Now this along with higher interest rate sensitivity in Canada should provide a lower rate for the Bank of Canada which TD Economics expects to peak at 4 1/2% in the first quarter of this year.
>> Interesting stuff as always Anthony thank you.
MoneyTalk Live's Anthony Okolie. Let's check in the markets and see if we are still holding onto our modest gains on the TSX. Indeed we are off about 40 points. We have crude oil, American benchmark about 80 bucks a barrel.
Some money moving into the energy names. Taking a look at Athabasca oil… Up one of 1/4 of a percent. Barrick Gold with some production members today and the street reacting to those.
South of the border, interesting to see where the S&P 500 is. Positive or negative right now. It is in the negative side.
Pretty modest though. Just down five points. 14 takes.
The tech heavy NASDAQ has an appetite for some of those names. Falling below the break even line as well. But very modest.
Not even six points of the downside.
The bid into Tesla, the stock has been under pressure in the past year but today it's jumping to the tune of about, let's call it 6%.
Hundred and 29 bucks and change.
We are back now with Thomas Feltmate from TD. Talking economics. We have of your question here.
>> Well I wonder if it's one catching a cold from the other or it's more the fact of central banks moving in the same direction and responding accordingly.
You know, I think our forecast shows that both economies are set after relatively strong growth in 2022 to decelerate this year and next year. This, in our view, is sufficient or necessary as a condition in order to generate disinflationary pressures to really help inflation kind of moved back towards the central bank target.
>> Know when it comes to the course the economy, maybe we will circle back to the beginning of the show. What do we really, as investors, need to be watching in the US economy to try to figure out if the Fed is winning the battle or if the Fed has to go so far into a recession?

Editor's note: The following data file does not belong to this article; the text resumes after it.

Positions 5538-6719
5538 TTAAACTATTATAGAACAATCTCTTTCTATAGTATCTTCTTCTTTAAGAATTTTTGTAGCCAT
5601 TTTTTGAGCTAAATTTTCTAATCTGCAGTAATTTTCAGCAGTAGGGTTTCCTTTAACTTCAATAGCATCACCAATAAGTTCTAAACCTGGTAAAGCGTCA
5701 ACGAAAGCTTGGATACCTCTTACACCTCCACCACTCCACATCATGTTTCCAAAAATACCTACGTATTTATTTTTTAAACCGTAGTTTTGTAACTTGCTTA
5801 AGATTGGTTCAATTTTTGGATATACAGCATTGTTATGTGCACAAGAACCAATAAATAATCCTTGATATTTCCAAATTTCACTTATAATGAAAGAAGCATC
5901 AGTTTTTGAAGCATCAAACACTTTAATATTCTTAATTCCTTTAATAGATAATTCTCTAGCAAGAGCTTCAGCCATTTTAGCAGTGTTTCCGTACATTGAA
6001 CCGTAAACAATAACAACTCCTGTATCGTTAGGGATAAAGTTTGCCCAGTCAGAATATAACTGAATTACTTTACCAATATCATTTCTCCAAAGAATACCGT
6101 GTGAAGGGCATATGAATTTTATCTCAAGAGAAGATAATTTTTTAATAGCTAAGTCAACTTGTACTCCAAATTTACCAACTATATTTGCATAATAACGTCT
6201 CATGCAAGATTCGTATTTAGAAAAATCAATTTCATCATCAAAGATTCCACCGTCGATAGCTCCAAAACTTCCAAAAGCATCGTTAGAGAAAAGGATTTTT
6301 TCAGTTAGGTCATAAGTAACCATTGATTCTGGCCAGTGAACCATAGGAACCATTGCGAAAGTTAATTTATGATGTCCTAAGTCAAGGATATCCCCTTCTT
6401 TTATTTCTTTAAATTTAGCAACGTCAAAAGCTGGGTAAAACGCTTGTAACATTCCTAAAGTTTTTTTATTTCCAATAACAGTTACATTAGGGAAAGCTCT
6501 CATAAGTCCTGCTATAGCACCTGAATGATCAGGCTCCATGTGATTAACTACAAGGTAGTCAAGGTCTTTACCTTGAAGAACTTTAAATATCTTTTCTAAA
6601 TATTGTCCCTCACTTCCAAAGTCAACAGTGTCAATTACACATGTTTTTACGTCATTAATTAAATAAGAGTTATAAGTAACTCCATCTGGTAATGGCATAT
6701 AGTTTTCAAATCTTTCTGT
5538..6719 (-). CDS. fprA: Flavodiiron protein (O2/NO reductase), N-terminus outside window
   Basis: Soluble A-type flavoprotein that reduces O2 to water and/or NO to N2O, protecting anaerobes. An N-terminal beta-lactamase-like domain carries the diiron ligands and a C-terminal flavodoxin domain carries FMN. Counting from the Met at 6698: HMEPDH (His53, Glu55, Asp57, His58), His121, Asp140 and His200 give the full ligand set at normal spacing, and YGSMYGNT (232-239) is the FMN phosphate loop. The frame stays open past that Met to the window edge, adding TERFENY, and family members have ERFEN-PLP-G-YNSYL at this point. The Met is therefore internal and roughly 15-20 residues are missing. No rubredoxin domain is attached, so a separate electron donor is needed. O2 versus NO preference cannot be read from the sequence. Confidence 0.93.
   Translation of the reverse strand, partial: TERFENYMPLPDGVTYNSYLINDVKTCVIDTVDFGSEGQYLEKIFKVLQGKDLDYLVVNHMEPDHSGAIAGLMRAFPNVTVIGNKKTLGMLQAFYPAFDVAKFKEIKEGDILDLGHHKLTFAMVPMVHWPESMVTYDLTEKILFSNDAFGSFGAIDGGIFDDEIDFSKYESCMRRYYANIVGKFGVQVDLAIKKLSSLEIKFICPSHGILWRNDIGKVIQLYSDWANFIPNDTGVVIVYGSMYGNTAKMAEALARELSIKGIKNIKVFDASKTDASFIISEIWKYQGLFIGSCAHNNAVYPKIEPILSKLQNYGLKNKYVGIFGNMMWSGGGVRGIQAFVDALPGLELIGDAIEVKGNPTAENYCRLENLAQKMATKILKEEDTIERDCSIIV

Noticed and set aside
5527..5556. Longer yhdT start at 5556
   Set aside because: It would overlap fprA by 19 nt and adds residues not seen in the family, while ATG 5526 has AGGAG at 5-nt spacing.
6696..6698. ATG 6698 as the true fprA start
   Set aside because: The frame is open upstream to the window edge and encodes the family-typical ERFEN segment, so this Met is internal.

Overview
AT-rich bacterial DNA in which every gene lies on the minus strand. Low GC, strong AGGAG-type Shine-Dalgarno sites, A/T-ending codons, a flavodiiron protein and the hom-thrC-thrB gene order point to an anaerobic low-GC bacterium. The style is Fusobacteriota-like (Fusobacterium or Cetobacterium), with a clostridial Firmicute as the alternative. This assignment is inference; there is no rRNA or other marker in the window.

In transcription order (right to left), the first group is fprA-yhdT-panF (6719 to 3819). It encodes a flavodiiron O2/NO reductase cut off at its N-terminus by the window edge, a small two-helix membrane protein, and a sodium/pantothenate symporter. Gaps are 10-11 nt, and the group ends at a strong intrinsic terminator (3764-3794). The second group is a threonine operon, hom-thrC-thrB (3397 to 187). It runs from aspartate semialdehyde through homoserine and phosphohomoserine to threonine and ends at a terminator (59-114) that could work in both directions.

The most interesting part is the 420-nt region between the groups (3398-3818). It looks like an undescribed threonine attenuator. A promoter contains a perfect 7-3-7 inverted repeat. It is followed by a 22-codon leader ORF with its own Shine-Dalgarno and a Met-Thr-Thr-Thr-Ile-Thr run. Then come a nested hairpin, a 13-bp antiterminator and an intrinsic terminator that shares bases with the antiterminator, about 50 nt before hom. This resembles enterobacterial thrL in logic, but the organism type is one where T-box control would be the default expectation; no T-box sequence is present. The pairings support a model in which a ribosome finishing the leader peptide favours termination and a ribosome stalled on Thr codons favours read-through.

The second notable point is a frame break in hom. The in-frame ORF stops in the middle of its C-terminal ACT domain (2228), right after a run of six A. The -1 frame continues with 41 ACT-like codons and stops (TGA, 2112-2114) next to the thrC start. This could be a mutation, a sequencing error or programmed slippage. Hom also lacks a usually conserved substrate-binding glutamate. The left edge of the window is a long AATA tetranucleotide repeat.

>> I think it's the labour market at this point. It's really the indicator that we need to be watching. This comes back to that notion that service inflation shelter is really that key component that everyone's watching. So I think, you know, most economists would say that move lower inflation from today's current level, 5.7 year on year down to that 3 1/2 to 4 range, by the end of this year, is very feasible. That can happen largely through decline in energy prices and falling goods prices as we expect that will continue.
But it's that stickiness that we need to see further give.
The reality is that's not to happen until we see a cooling and labour market conditions. You know, if we kind of pull back the lens a bit and we look over last year and look at the average and growth, it had kind of steadily declined through last year. Through the last three months, an average 250,000 which is, a marked deceleration from the six thousand at the beginning of the year but still more than double what we would say trend growth in employment just to keep up with growth in the labour force. So it does kind of show you some degree of excess that we are still seeing on that. And that's coming through on the wage side of things. So really and truly it's gonna be a cooling and wage pressures such that ultimately we see that feed onto the service side of inflation.
>> The greatest threat I guess, to what the Fed or Bank of Canada or central banks are trying to accomplish year, what would be simply your knocking to get that cooling…?
>> I think that certainly a threat and we've definitely heard the Fed and of kind of acknowledge that more recently. What's interesting is when we look at the minutes from the December read announcement from the Fed, the one thing they did call it was the easing and financial market conditions that happened in the latter half of last year. It was quite explicit really, where they said the channel through which monetary policy mainly works as financial markets.
So kind of, any missed reading from financial market standpoint in terms of the Fed's reaction could force the FOMC to push even harder relative to what they've already disclosed to market where they expect things will be. So I think that's also a risk as well. Just a misinterpretation of what, a pause and rate hikes looks like and what the impact of that is versus cutting interest rates.
So there could be a bit of misconception at play as well.
Certainly a risk.
>> Very interesting 2023.
Thomas great to have you here and were looking forward to the next time.
>> Thank you Greg.
>> Thomas Feltmate, Senior Economist a TDP.
Stay tuned on Wednesday, Stephen Biggar, Dir.
of financial institutions research at Argus research will be our guest take your questions. A reminder you get a head start, email MoneyTalk Live NT.com. Thanks for joining us.